Sometimes, particularly in the earliest poems found in this book (therefore the ones Plath wrote earliest in her life), there is an almost vitriolic attitude toward her own sex. Consider this line from "Strumpet Song": "Mark, I cry, that mouth/Made to do violence on ..." Harsh words indeed! In "Two Sisters of Persephone," the scholarly sister spends all her time indoors studying and is finally described as "wry virgin to the last, Goes graveward with flesh laid waste, worm-husbanded, yet no woman." This is a very harmful view to have toward women who prefer their own intellectual stimulation to marriage (not that it has to be an either/or situation, but it's very dismissive of some women's choices and is perhaps indicative of the cultural attitude of Plath's time, such as the speech at her college graduation).

As this book contains most, if not all, of Plath's poetry, this meant some of the poems were re-reads for me. In many cases, this was just an opportunity to read again something I enjoyed the first time. For instance, I felt the power of the Three Women verse play even more so this second time around. In other cases, I discovered a new-found interest in a poem I had previously dismissed, such as "Hardcastle Crags" from The Colossus.

Oddly, the notes on the poems written between 1956 and 1963 come in bulk at the end of all these poems; it would have been better if they were interspersed as footnotes throughout the poems so that the clarifications and so forth came with the poem and had a context. Still, they were interesting to read in regards to things like finding out about critical times that were tough for Plath’s writing career, etc. Also for some odd reason, there’s an entire verse play contained only here in the fine print of the notes, called “Dialogue over a Ouija Board,” as well as a medium-length poem, “Queen Mary’s Rose Garden,” that for some reason isn’t included with the rest of the poems.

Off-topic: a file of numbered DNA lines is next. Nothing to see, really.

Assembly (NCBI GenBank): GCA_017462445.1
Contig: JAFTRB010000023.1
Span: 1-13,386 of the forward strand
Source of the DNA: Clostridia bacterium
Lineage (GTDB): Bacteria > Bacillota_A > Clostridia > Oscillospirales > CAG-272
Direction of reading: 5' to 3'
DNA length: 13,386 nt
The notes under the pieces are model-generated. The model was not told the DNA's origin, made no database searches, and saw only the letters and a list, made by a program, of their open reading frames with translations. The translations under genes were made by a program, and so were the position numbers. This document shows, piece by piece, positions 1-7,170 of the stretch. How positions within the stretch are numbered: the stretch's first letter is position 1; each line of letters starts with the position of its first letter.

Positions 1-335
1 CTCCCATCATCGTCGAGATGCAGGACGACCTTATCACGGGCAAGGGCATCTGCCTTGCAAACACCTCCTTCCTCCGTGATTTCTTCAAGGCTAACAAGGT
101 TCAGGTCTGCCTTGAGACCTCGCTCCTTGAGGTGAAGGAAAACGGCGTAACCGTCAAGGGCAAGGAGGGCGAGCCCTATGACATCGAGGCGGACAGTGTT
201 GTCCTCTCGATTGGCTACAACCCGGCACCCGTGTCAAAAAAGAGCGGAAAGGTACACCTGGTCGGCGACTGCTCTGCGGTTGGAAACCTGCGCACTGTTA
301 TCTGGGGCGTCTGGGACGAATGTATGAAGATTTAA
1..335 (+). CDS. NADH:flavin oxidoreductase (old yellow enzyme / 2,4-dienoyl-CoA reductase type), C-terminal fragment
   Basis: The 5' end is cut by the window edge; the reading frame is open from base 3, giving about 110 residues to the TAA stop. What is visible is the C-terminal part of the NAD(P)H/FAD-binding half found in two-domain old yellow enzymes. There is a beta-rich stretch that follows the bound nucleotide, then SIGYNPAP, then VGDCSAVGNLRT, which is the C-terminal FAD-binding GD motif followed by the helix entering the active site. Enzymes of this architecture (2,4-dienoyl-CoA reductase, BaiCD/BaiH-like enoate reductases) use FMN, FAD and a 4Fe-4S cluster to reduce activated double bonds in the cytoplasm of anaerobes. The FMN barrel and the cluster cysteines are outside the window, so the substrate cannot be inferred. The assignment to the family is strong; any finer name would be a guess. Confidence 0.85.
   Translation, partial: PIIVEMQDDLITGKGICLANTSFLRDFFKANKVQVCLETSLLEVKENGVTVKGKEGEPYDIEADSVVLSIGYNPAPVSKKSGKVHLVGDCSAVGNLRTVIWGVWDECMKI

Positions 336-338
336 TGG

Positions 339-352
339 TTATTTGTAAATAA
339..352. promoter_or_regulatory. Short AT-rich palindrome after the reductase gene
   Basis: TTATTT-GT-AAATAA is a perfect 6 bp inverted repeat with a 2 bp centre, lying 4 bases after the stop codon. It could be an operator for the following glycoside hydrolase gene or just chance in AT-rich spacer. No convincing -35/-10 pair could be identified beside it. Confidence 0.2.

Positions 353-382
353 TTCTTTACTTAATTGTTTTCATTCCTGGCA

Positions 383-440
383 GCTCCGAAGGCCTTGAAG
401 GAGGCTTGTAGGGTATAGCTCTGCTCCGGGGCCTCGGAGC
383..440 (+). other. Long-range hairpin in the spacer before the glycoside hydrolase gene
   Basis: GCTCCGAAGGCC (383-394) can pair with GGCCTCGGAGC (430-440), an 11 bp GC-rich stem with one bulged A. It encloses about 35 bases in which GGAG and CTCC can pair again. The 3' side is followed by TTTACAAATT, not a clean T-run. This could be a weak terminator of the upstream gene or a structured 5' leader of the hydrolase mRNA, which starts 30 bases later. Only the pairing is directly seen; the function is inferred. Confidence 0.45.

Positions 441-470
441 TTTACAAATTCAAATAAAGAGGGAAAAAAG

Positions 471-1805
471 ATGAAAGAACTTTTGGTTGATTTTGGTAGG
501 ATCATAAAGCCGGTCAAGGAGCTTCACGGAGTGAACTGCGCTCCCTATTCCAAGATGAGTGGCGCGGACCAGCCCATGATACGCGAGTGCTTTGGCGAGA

Amongst the juvenilia, many of which were written for college coursework, I really enjoyed “Bitter Strawberries” as a highlight of the works.

The book ends with a few extras, including an essay by Joyce Carol Oates, which I disagreed with overall as she pulls lines from poems out of context to make them say something other than they do. But she's the one who is an expert in literature so if you want to take her word over mine, you are more than justified in doing so.

All in all, this is the definitive guide for the serious Plath reader and/or researcher. ( )
  sweetiegherkin | Sep 15, 2012 |
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Author nameRoleType of authorWork?Status
Sylvia Plathprimary authorall editionsconfirmed
Hughes, TedEditorsecondary authorsome editionsconfirmed
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My thoughts are crabbed and sallow, My tears like vinegar, Or the bitter blinking yellow Of an acetic star
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(Click to show. Warning: May contain spoilers.)
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Amazon.com Amazon.com Review (ISBN 0060909005, Perfect Paperback)

Sylvia Plath died in 1963, and even now her outsize persona threatens to bury her poetry--the numerous biographies and studies often drawing the reader toward anecdote and away from the work. It's a relief to turn to the poems themselves and once more be jolted by their strange beauty, hard-wrought originality, and acetylene anger. "It is a heart, / This holocaust I walk in, / O golden child the world will kill and eat." While the juvenilia and poems written before 1960 that Ted Hughes has included here prefigure Plath's later obsessions, they also enable us to witness her turn from thesaurus-heavy verse to stripped-down art as they gather power through raw simplicity. "The blood jet is poetry. / There is no stopping it," she declares in "Kindness."

(retrieved from Amazon Mon, 30 Sep 2013 13:40:45 -0400)

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A complete collection of Sylvia Plath's poetry.